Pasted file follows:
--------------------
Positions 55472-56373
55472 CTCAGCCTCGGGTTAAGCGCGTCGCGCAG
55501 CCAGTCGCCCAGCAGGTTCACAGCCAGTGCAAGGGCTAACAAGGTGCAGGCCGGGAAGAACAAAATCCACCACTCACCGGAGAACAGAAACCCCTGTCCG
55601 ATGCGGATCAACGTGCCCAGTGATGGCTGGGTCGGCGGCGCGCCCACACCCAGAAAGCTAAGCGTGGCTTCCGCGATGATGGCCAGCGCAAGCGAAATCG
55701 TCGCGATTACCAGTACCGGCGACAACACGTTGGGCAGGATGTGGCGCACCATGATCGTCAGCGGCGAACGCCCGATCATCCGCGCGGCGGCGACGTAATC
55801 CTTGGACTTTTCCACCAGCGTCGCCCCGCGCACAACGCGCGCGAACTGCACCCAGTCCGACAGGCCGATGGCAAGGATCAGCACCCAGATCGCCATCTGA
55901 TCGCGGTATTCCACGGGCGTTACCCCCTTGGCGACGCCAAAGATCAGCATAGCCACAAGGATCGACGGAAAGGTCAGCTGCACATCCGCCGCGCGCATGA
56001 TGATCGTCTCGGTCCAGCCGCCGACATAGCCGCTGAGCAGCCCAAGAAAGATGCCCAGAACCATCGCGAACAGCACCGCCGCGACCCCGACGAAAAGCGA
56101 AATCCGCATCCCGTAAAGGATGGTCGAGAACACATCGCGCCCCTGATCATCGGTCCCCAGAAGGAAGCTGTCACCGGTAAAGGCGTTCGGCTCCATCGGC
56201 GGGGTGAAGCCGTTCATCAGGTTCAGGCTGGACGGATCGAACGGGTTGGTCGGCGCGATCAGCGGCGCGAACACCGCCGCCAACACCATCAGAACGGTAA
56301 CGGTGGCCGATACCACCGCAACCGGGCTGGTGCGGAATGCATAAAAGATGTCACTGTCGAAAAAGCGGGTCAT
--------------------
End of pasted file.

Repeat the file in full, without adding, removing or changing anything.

Positions 55472-56373
55472 CTCAGCCTCGGGTTAAGCGCGTCGCGCAG
55501 CCAGTCGCCCAGCAGGTTCACAGCCAGTGCAAGGGCTAACAAGGTGCAGGCCGGGAAGAACAAAATCCACCACTCACCGGAGAACAGAAACCCCTGTCCG
55601 ATGCGGATCAACGTGCCCAGTGATGGCTGGGTCGGCGGCGCGCCCACACCCAGAAAGCTAAGCGTGGCTTCCGCGATGATGGCCAGCGCAAGCGAAATCG
55701 TCGCGATTACCAGTACCGGCGACAACACGTTGGGCAGGATGTGGCGCACCATGATCGTCAGCGGCGAACGCCCGATCATCCGCGCGGCGGCGACGTAATC
55801 CTTGGACTTTTCCACCAGCGTCGCCCCGCGCACAACGCGCGCGAACTGCACCCAGTCCGACAGGCCGATGGCAAGGATCAGCACCCAGATCGCCATCTGA
55901 TCGCGGTATTCCACGGGCGTTACCCCCTTGGCGACGCCAAAGATCAGCATAGCCACAAGGATCGACGGAAAGGTCAGCTGCACATCCGCCGCGCGCATGA
56001 TGATCGTCTCGGTCCAGCCGCCGACATAGCCGCTGAGCAGCCCAAGAAAGATGCCCAGAACCATCGCGAACAGCACCGCCGCGACCCCGACGAAAAGCGA
56101 AATCCGCATCCCGTAAAGGATGGTCGAGAACACATCGCGCCCCTGATCATCGGTCCCCAGAAGGAAGCTGTCACCGGTAAAGGCGTTCGGCTCCATCGGC
56201 GGGGTGAAGCCGTTCATCAGGTTCAGGCTGGACGGATCGAACGGGTTGGTCGGCGCGATCAGCGGCGCGAACACCGCCGCCAACACCATCAGAACGGTAA
56301 CGGTGGCCGATACCACCGCAACCGGGCTGGTGCGGAATGCATAAAAGATGTCACTGTCGAAAAAGCGGGTCAT